Anyway, here I’d like to talk about this technology and how it differs from the conventional TrueMotion 1.

A look at compressed game video formats

Friday, March 22nd, 2024

In order to distract myself from the thoughts why most politicians have their heads so deep in their asses that French ones out of all people seem to be the bravest, and what can I do to help destroying russia beside regular donations, here’s a post about completely unrelated REing work.

Since I had nothing better to do, I looked at the format use in Azrael’s Tear game and re-visited Talisman game. And while one of them is a 3D game from a British developer and another one is a 2D game from a German one, the cutscene formats used there have more in common than one would suspect (and their design distinguishes them from the majority of the formats).

It is common for various game formats to represent frames as small blocks with motion compensation or raw data, but I can’t remember any other such format that would use data compression on container level instead of it being a part of e.g. video data compression (of course there’s Ogg Matroska that implements such feature, but beside it I can’t think of any format doing that). In both of these formats (with not so creative extensions ANI and MOV) static Huffman compression is employed to compress several chunks of different data type. In ANI (used in Talisman game) data is split into groups of frames that start with a chunk defining which one of the predefined Huffman trees should be used to pack them all and to what symbols the codes should be assigned. In MOV (used in the other game, naturally) audio and video frame blocks are grouped into larger chunks and those chunks may be optionally compressed using static Huffman tree transmitted in the beginning of chunk payload.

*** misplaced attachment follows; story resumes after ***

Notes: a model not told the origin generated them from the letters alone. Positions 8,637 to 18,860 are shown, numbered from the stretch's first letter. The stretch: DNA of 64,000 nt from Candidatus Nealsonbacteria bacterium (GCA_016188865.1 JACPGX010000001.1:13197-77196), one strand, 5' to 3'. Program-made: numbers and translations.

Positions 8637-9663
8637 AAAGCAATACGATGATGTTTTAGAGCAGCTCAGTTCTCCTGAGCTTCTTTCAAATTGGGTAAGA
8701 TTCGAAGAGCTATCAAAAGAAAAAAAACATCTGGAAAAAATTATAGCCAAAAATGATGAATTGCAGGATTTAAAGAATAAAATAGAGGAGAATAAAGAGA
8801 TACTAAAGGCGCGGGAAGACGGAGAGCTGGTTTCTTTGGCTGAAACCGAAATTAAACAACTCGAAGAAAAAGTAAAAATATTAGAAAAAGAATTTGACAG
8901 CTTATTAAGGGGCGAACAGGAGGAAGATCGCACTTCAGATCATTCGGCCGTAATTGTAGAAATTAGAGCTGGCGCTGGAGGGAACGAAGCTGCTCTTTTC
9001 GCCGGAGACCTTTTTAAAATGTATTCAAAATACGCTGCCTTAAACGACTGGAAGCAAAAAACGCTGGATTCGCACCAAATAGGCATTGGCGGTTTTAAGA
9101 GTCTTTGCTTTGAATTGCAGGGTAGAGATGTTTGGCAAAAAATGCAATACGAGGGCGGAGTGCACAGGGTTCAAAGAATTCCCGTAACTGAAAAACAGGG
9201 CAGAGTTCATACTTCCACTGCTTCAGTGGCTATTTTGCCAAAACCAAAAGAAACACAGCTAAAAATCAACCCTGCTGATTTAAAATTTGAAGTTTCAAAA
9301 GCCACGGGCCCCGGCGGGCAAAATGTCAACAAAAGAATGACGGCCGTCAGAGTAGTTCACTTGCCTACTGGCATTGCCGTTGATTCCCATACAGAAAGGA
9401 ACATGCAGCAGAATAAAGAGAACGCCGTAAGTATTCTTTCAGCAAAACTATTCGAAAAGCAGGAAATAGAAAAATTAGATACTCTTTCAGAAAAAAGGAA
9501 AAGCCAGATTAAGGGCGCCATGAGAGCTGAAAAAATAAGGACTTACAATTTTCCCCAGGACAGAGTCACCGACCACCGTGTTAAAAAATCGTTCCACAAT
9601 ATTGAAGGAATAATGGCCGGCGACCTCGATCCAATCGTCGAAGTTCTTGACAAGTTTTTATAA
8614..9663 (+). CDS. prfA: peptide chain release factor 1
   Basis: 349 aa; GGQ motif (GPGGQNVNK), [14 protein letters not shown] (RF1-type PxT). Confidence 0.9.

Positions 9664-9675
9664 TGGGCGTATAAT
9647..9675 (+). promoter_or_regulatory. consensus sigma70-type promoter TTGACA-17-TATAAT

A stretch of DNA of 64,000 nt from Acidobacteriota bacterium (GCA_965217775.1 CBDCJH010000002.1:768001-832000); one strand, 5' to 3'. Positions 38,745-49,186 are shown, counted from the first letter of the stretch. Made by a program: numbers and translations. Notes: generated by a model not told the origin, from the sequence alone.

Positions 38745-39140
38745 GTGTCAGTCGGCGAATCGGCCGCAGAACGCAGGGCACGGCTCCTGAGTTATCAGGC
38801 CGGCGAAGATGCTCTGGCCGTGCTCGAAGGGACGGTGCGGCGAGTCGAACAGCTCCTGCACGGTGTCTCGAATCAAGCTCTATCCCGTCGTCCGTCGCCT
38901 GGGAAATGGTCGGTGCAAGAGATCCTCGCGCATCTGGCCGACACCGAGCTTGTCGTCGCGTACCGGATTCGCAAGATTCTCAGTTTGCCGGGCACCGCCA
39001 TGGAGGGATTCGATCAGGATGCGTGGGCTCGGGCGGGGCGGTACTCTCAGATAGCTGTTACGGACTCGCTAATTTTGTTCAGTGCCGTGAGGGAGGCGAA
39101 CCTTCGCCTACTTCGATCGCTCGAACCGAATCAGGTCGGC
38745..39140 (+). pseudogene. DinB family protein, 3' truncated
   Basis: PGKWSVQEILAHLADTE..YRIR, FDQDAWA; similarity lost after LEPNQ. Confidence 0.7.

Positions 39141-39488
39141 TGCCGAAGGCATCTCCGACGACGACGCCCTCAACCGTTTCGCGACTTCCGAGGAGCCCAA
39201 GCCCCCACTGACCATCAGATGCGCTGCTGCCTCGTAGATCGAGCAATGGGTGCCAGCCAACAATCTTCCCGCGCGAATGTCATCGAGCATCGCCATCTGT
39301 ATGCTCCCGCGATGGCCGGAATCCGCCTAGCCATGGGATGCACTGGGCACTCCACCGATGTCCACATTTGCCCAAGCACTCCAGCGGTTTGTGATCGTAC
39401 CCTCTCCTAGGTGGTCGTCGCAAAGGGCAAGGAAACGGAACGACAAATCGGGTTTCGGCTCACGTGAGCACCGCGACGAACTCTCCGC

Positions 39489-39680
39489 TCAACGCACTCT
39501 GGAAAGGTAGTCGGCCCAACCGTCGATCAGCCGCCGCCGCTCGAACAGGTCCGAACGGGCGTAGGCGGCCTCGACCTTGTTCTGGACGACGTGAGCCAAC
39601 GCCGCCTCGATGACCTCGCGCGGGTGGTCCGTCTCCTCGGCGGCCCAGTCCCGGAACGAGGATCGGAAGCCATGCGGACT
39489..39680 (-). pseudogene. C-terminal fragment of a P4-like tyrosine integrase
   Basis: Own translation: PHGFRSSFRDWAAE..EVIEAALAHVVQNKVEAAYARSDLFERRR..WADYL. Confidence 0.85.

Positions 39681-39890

ANI format features another peculiarity: there are other codecs that use motion compensation plus rotation (like formats from Cryo Interactive IIRC) but I can’t think about any other format that performs motion compensation and replaces one of the pixels in a block with a new value. Of course it is not a revolutionary idea but I haven’t seen it implemented like that before.

And that’s why I like those old game formats: they may be not the most effective ones but they contain more originality than the modern formats. The main problem is finding such a format—there are too many games released (which are also sometimes too hard to find) and the majority of them uses FLIC or Smacker anyway (or Cinepak in AVI or MOV for newer ones). But sometimes I encounter a mention of a game in some review and get lucky. I hope such finds happen more often though…

Looking at Motion Pixels

Tuesday, October 24th, 2023